Another passionate ballad that has remained one of the band’s most popular songs, “Simple Man,” recounts a mother’s advice to her son, who is on the verge of stardom. Clearly, the songwriters of Lynyrd Skynryd were concerned about what would happen to them when the money and fame arrived. Gov’t Mule, featuring two latter-day members of the Allman Brothers, takes a pretty straightforward approach to the song. If anything, their version ratchets up the emotion even more than the original.

Rachel Wise – Things Goin’ On (Lynyrd Skynyrd cover)


The reputation of Skynyrd as Confederate-flag-waving rednecks is put to lie by this song, which decries the money spent on the Vietnam War and on the space program, when people were suffering in the ghetto. What exactly the band and its members believed about politics and race is a question, and there are clues that lead in all different directions. Much of this is addressed, directly and otherwise, in the Drive-By Truckers’ epic Southern Rock Opera, which discusses Skynyrd, the power of music, the “duality of the Southern thing,” politics, and whether Ronnie Van Zant and Neil Young were enemies or friends. This cover, by Memphis singer Rachel Wise, demonstrates that despite the heavy testosterone level in their music, covering Skynyrd is not the sole province of men.

David Zollo and the Body Electric – Mississippi Kid (Lynyrd Skynyrd cover)

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“Mississippi Kid” is an outlaw song with a real country blues feel, and seems to owe something to “99 Year Blues,” originally recorded in the 1920’s by Julius Daniels, but possibly better known through Hot Tuna’s stoner version, released a year or so before our feature album. (Maybe. When you try to figure out which blues song influenced who, you can find yourself chasing your tail.) David Zollo, a keyboard player from Iowa who has played with Todd Snider, William Elliot Whitmore and Greg Brown, and his band, the Body Electric, turn it into a rollicking piano based blues in this live performance from 2007.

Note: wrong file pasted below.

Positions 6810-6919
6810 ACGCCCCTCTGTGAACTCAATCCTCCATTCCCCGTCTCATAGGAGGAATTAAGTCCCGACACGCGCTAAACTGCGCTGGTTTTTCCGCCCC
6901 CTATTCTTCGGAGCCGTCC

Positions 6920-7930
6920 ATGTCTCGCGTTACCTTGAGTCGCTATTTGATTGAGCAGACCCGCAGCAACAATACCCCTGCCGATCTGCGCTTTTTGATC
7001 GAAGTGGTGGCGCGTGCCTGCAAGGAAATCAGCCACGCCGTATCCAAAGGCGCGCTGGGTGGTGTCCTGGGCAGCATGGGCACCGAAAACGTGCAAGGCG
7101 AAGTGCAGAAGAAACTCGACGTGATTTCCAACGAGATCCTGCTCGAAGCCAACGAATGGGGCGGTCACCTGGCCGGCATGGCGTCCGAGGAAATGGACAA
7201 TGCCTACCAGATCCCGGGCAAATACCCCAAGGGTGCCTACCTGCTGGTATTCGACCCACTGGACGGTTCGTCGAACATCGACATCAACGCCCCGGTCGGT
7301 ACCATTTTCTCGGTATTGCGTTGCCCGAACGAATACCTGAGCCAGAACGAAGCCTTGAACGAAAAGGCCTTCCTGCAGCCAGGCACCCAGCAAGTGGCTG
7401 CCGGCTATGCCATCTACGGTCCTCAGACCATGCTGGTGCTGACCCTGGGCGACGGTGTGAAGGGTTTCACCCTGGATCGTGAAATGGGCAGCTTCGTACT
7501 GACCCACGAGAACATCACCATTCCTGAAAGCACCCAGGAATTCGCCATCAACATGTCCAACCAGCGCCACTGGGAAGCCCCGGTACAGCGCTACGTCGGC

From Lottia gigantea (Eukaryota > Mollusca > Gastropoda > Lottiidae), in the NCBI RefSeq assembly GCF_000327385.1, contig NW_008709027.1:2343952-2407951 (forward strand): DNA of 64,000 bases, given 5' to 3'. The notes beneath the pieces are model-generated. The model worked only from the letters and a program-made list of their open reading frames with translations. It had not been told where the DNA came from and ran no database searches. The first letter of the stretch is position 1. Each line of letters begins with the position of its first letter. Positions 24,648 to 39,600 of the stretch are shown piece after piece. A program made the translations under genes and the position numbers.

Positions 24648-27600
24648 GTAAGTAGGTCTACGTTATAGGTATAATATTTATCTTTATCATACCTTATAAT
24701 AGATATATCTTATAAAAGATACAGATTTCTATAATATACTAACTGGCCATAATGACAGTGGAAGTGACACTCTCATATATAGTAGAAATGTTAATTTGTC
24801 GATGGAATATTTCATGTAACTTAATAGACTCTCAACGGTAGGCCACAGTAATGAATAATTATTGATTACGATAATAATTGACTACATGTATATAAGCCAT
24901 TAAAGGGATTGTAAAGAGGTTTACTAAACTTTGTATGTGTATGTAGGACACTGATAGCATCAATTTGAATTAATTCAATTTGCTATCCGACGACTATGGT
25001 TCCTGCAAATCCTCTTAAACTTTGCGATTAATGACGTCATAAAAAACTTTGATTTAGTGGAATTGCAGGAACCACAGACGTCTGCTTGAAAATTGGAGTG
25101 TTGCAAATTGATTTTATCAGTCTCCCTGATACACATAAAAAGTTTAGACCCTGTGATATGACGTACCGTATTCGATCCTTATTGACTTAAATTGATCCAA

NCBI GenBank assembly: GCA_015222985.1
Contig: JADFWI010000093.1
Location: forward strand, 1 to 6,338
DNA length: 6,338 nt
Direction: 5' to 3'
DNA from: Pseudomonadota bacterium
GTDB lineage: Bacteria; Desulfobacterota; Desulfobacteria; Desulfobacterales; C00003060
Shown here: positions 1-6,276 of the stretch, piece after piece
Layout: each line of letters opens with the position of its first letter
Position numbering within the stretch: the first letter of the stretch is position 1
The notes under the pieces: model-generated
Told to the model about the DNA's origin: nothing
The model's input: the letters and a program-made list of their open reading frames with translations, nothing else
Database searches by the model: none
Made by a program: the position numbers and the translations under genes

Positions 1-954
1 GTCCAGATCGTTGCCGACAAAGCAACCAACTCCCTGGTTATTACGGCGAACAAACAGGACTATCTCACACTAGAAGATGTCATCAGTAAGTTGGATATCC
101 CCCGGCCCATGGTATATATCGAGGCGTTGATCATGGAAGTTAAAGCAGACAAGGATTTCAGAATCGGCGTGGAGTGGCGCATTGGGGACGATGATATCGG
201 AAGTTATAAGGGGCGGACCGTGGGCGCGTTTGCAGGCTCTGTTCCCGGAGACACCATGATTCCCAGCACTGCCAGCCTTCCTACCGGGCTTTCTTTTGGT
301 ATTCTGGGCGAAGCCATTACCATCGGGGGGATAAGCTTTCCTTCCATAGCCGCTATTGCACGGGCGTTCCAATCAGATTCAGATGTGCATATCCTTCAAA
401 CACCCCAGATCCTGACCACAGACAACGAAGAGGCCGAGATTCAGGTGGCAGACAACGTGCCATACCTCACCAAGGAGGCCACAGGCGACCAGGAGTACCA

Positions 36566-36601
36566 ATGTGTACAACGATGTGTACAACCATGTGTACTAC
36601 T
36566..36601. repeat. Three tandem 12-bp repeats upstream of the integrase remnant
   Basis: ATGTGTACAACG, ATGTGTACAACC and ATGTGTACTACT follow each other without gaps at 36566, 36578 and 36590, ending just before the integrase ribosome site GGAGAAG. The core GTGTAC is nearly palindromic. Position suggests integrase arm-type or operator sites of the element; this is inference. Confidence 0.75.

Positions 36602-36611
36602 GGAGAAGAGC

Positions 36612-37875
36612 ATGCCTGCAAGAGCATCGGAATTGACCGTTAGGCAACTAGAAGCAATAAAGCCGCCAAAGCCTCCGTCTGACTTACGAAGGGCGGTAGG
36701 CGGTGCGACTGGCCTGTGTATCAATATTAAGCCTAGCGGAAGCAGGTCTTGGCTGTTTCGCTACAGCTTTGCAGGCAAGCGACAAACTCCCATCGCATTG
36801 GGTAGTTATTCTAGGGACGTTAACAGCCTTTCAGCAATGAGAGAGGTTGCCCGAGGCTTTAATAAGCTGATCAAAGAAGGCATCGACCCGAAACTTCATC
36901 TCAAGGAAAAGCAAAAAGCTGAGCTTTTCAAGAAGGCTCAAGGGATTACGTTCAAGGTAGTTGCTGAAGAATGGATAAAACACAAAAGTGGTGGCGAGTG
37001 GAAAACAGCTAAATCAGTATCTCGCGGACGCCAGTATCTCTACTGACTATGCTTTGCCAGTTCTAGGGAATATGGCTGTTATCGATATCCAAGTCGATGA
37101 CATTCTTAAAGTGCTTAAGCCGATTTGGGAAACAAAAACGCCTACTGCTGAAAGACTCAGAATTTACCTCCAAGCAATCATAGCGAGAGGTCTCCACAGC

Ramon Levy – Poison Whiskey (Lynyrd Skynyrd cover)


A cautionary tale about excessive drinking, the warnings were likely honored more in the breach by the band, but that’s what the rock ‘n’ roll lifestyle is all about, right? Of course, a few years later Rossington and Collins had alcohol-related car accidents, leading to “That Smell,” another cautionary song penned by Van Zant, who was cleaning up his act (which, as discussed above, didn’t prevent Collins from driving under the influence again, with disastrous consequences). This live cover, recorded just over a month ago on a kibbutz by Israeli bassist Ramon Levy, adds harmonica, which many artists who cover Lynyrd Skynyrd apparently believe was a glaring omission from their sound.

Martin Sexton – Free Bird (Lynyrd Skynyrd cover)

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Where to begin? One of the most classic of classic rock songs, “Free Bird” almost defies discussion. Some now profess hatred for the song, where others have canonized it; let’s just call it an iconic song and leave it at that. Of course, it has been covered, and in endless permutations – there’s a cover by the Blue Man Group, an a capella version by Phish, your requisite bluegrass cover, and the covers most bar bands keep in their back pocket. This version, by Martin Sexton, is probably not the best cover, but it is a little different than most. Sexton slows it down, strips it to its bones and uses his astonishing voice to coax the emotion from the song, reminding us that its power does not only derive from the three-guitar barrage.

As a bit of an aside, here is Patterson Hood of the Drive-By Truckers discussing, in his inimitable fashion, the genesis of the Southern Rock Opera album and the band’s fear that the crash survivors wouldn’t like it, and how those survivors proved him right – and wrong.

Oh, yeah – at the beginning of the story, some idiot yells “Free Bird!” and someone, possibly the same idiot, yells “Free Bird sucks!” Which it doesn’t.

You can play “Free Bird” or other Lynyrd Skynyrd tunes at Amazon or through iTunes. To learn more about the original band, visit www.lynyrdskynyrdhistory.com.